1. Why did his employer tell Rhodes that he was

1. Why did his employer tell Rhodes that he was being terminated because of a RIF, and why did the supervisor Snyder place a memo in Rhodes’s file about lacking expertise in downhole operations?

2. Evaluate the statement attributed to Jack Givens, the person who directed that Rhodes be fired, that “I could hire two young salesmen for what some of the older salesmen are costing.”

3. Was the jury “entitled” to find that the reasons given by the employer for Rhodes’s discharge were merely pretexts for age discrimination?


Calvin Rhodes began his employment with Dresser Industries in 1955 as an oil industry salesman. In the throes of a severe economic downturn, Rhodes took a job selling oil field equipment at another Dresser company that became Guiberson Oil Tools. After seven months, he was discharged and told the reason was a reduction in force (RIF) but that he would be eligible for rehiring. At that time, he was 56 years old. Within two months, Guiberson hired a 42-year-old salesperson to do the same job. Rhodes sued Guiberson for violating the ADEA. A jury found for plaintiff Rhodes, but a divided panel of the U.S. Court of Appeals for the Fifth Circuit rendered judgment for the employer. The matter was reheard en banc before the Court of Appeals.

JUDICIAL OPINION

DAVIS, C. J.… Lee Snyder terminated Rhodes on October 31, 1986. Mr. Snyder told Rhodes he was part of a reduction in force (RIF) because of adverse economic conditions that persisted in the oil field. Snyder told Rhodes, however, that Guiberson would consider him for reemployment. Rhodes’ personnel file reflected this same reason for the discharge. It was uncontradicted that Rhodes’ position remained unfilled for only 6 weeks and that Guiberson knew at the time of termination or soon after that Rhodes would be replaced.…

Lee Snyder, Rhodes’ supervisor, testified via deposition that more than one salesman was clearly needed for the territory. Jack Givens, who had been Snyder’s supervisor, testified that he told Snyder to replace Rhodes. Givens also testified that the business required more than one salesman, and that Rick Attaway had been hired to replace Rhodes. James Sewell, Snyder’s other supervisor, testified that Rhodes was told that his position was being eliminated and that this statement was not true. The evidence supports a finding that Guiberson did not tell Rhodes the truth about why it was discharging him.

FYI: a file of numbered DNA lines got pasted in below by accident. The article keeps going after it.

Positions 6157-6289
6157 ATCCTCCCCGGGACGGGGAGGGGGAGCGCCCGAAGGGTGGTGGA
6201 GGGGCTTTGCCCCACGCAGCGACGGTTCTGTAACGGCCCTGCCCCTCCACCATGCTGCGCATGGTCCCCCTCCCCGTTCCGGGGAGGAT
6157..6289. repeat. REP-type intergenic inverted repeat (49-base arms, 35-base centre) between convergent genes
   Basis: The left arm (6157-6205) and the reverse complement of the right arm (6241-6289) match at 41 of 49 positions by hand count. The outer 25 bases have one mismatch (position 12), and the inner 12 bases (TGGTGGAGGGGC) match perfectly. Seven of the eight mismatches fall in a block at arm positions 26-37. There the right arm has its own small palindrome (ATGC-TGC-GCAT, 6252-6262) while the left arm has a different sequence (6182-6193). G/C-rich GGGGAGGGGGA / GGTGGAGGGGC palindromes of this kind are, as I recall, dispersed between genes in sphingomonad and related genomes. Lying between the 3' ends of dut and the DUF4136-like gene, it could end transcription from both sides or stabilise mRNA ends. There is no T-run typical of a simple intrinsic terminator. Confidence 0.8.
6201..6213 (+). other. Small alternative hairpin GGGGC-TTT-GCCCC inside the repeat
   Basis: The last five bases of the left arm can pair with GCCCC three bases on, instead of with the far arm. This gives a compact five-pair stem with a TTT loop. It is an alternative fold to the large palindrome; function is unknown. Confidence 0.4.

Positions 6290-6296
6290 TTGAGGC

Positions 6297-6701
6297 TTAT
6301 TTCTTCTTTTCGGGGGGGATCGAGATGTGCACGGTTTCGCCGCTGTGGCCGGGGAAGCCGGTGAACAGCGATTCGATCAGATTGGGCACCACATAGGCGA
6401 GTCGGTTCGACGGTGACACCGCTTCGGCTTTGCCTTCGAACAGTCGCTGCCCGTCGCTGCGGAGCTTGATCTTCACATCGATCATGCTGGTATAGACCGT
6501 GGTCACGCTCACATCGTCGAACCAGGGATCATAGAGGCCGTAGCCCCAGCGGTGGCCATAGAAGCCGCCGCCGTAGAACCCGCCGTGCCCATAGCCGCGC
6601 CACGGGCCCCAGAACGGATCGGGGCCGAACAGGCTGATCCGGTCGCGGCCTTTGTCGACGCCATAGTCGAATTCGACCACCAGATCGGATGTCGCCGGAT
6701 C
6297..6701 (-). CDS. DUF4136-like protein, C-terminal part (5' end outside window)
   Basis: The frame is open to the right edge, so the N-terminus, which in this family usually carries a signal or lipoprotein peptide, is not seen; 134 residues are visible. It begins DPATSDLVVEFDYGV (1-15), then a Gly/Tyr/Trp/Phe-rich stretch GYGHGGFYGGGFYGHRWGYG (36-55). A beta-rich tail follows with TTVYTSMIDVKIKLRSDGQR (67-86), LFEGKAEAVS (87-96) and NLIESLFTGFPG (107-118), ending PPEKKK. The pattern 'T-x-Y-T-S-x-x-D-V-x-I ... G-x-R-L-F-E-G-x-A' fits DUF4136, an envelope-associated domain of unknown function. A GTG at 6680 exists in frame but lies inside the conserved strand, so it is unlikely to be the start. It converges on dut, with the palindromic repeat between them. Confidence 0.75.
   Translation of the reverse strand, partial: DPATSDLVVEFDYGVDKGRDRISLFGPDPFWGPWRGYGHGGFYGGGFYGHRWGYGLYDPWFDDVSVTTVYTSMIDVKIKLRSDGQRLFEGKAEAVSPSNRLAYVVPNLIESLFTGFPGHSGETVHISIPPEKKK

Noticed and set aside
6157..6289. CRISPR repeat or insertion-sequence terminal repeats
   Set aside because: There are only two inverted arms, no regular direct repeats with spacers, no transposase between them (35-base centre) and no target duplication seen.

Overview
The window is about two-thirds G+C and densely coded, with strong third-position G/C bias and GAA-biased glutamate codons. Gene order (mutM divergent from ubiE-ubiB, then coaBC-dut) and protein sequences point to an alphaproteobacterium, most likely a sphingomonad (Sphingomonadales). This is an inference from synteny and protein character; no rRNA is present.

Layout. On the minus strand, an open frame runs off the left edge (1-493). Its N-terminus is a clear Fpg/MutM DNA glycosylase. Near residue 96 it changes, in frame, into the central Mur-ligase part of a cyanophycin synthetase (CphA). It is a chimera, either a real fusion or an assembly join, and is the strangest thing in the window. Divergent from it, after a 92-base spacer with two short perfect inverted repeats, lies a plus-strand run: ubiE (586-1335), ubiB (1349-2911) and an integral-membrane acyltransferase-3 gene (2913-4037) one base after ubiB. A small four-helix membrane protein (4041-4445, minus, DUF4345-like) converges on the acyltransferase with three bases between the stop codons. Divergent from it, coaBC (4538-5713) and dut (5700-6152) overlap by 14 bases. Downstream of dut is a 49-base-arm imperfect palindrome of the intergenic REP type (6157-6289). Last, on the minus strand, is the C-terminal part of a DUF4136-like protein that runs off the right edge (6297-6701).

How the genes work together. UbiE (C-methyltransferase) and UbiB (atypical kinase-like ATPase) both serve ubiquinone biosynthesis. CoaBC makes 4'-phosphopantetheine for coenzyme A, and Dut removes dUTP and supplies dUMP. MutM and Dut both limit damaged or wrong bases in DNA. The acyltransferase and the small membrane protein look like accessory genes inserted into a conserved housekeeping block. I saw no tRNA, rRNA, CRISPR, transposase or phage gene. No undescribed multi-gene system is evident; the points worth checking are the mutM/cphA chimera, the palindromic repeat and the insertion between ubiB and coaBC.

Guiberson Oil’s defense at trial was not that Rhodes was RIF’d, but that he was discharged because of his poor work performance. Here, too, Rhodes presented evidence to counter Guiberson’s assertion.…

Guiberson officials’ testimony…provided support for Rhodes’ contention that Guiberson’s “productivity” justification of his termination was a pretext for age discrimination. Lee Snyder testified that the memo placed in Rhodes’ file explaining that Rhodes lacked technical expertise in downhole operations was substantially true but noted that it was also a “CYA… (cover your _ss)” letter. Snyder testified that Rhodes was a good salesman with strong customer contacts and noted that Jack Givens—Snyder’s boss who instructed Snyder to fire Rhodes—once said that he could hire two young salesmen for what some of the older salesmen were costing. Snyder quickly backed away from this statement and said that Givens had said he could hire two new salesmen for what some of the others were costing him. Givens said he was not aware of telling Snyder this. He also admitted that he had never talked to any of Rhodes’ customers about Rhodes’ performance as a salesman.

James Sewell, Snyder’s other supervisor, testified that he had been very impressed with Rhodes’ sales plans and that technical ability was not necessary to sell the product. He also testified that Rhodes had a poor customer base, but admitted that he did not know who Rhodes’ customers were, had not talked to any of Rhodes’ customers, and had no documentation to support his testimony about Rhodes’ poor performance.

Lloyd Allen, the other salesman in the New Orleans office with whom Rhodes was compared, at first testified that his sales were much higher than Rhodes’ but clarified on cross-examination that Rhodes’ sales during the period in question nearly matched his own. Allen also admitted that the records supporting his testimony may have been incomplete, that Rhodes may have made another sale for which Allen had not credited him, and that another salesman may have been responsible for one of the sales Allen credited to himself.… ……………………..

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